Almost all neoplasms have their prognosis determined by cytogenetic and molecular factors, which determines a tailored approach for each case. According to the World Health Organization, every case of Acute Lymphoblastic Leukemia (ALL) must be classified not only immunophenotypically but also from a genetic point of view. Over the last few years, it has been recognized the differences in incidence and genetic profile of ALL from Latin America (LA). In Brazil, a large country with a distinctive ethnical background when compared to the rest of LA, few reports on ALL have been published and there is a limited availability of genetic tests for classification, especially in public health service.
To describe cytogenetic (karyotype and fluorescence in situ hybridization, FISH), molecular markers and World Health Organization (WHO) -2016 classification of diagnostic samples sent to two reference centers in Brazil.
Material and Methods
This is a cross-sectional study involving patients diagnosed with ALL from January 2014 to May 2018. Diagnostic bone marrow specimens were analyzed by G band conventional karyotyping (Nomenclature according International System for Human Cytogenomic 2016) (n: 157), molecular markers [(genic fusions by RT-PCR - BCR-ABL1 (n: 96), TCF3-PBX1 (n: 77), ETV6-RUNX1 (n: 83), KMT2A-AFF (n:74)] and B-ALL multi-probe FISH (n:54) were employed according to manufacturer's recommendations and following international guidelines. It was attempted to classify all cases by WHO-2016, as well as by age. Samples with no metaphases, non-conclusive or without molecular tests were considered non-classifiable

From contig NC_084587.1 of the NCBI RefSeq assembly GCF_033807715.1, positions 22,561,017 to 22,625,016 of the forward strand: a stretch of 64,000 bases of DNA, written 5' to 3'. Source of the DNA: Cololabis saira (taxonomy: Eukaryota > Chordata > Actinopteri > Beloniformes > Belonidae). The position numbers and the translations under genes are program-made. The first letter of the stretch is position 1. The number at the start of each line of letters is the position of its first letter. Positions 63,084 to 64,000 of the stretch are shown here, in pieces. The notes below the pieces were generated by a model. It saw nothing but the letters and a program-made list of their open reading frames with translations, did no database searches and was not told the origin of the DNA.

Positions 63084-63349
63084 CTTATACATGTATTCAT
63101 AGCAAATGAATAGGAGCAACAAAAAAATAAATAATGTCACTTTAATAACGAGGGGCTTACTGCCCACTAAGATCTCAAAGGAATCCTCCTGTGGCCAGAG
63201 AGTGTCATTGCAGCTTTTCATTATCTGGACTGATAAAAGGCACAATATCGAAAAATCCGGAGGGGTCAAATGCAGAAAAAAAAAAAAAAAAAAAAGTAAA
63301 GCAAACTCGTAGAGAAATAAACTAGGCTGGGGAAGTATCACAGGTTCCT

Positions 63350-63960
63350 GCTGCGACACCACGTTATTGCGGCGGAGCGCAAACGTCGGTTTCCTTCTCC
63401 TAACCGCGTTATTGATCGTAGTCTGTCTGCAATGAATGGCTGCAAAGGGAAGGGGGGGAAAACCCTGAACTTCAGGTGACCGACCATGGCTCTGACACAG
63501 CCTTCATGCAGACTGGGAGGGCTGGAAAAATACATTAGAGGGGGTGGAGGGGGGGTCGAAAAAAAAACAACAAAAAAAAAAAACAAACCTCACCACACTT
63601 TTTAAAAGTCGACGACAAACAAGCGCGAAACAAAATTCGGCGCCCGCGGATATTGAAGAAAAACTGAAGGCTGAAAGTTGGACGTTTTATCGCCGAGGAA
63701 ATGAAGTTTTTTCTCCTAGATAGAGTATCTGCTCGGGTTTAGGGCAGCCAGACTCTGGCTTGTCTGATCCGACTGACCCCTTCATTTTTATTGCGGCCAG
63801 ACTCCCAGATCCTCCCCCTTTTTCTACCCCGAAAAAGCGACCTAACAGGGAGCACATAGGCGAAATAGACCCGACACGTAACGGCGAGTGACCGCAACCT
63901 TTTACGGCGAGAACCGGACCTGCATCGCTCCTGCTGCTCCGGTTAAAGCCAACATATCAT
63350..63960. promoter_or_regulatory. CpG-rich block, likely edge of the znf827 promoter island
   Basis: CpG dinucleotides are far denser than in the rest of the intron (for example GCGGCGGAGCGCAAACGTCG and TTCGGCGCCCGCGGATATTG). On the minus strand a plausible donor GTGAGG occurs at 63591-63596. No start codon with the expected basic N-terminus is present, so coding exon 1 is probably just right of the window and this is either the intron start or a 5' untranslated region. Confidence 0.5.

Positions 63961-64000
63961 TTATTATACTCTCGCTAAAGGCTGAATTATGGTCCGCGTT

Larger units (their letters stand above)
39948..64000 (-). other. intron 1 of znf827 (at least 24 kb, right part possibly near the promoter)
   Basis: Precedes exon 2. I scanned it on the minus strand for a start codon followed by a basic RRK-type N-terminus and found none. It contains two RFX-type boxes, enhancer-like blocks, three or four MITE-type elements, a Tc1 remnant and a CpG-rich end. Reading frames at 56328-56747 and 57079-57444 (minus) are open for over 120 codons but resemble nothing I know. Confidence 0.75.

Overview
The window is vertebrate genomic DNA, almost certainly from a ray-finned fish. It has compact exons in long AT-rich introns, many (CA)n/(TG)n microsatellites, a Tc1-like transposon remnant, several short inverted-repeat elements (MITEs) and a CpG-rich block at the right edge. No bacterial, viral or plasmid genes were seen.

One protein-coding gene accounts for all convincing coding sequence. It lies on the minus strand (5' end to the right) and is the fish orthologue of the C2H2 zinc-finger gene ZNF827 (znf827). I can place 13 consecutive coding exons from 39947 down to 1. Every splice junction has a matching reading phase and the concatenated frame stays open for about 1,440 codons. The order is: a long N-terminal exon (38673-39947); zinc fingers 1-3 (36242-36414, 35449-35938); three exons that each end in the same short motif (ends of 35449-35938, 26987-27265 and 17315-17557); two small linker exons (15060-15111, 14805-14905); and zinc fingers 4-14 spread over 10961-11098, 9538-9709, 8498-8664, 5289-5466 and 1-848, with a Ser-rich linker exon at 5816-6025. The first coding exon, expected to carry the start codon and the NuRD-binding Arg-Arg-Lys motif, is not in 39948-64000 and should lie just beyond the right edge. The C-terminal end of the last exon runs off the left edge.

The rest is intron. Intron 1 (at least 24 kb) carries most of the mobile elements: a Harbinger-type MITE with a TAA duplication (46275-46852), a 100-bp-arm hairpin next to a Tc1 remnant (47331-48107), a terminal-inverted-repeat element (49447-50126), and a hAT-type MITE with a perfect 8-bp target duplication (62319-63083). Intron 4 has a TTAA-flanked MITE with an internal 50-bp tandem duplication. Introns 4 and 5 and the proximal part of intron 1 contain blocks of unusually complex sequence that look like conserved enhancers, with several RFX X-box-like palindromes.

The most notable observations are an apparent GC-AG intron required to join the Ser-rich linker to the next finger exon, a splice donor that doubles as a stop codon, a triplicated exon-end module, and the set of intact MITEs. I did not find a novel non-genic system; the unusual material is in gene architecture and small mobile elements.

Samples from 157 ALL patients at diagnosis were analyzed. Median age was 8 years old (1 month - 88 years) [6 (3.8%) cases had less than 12 months; 99 (63%) between 1 to 15 years; 22 (14%) between 16 and 39 years and 30 (19.1%) older than 40 years]. The majority were B cell lineage ALL (93%). Thirty cases were excluded due to missing immunophenotyping, karyotype and/or molecular studies. Alterations were detected in 94 (74%) of 127 cases [88 (76%)/116 in B-ALL and 6 (54%)/11 in T-ALL. It was possible to classify by WHO 2016 B-ALL subtypes 116 cases, all of them stratified by age groups (Graphic 1).
Our results are consistent with the literature, showing that KMT2A rearrangement predominates in infant ALL, while a pediatric age range from 1 to 15 years old, with a predominance of good prognostic subtypes: hyperdiploidy and ETV6-RUNX1. In adults, there is predominance of the BCR-ABL1 subtype, which seems to be more frequent than non-Latin cohorts. B-ALL NOS was detected in 27.8% of the cases, predominating in the age group of 16 to 39 years, which may correspond to Ph-like ALL, a recently described subtype linked to a worse prognosis and seemingly more common in latinos.
No relevant conflicts of interest to declare.
Asterisk with author names denotes non-ASH members.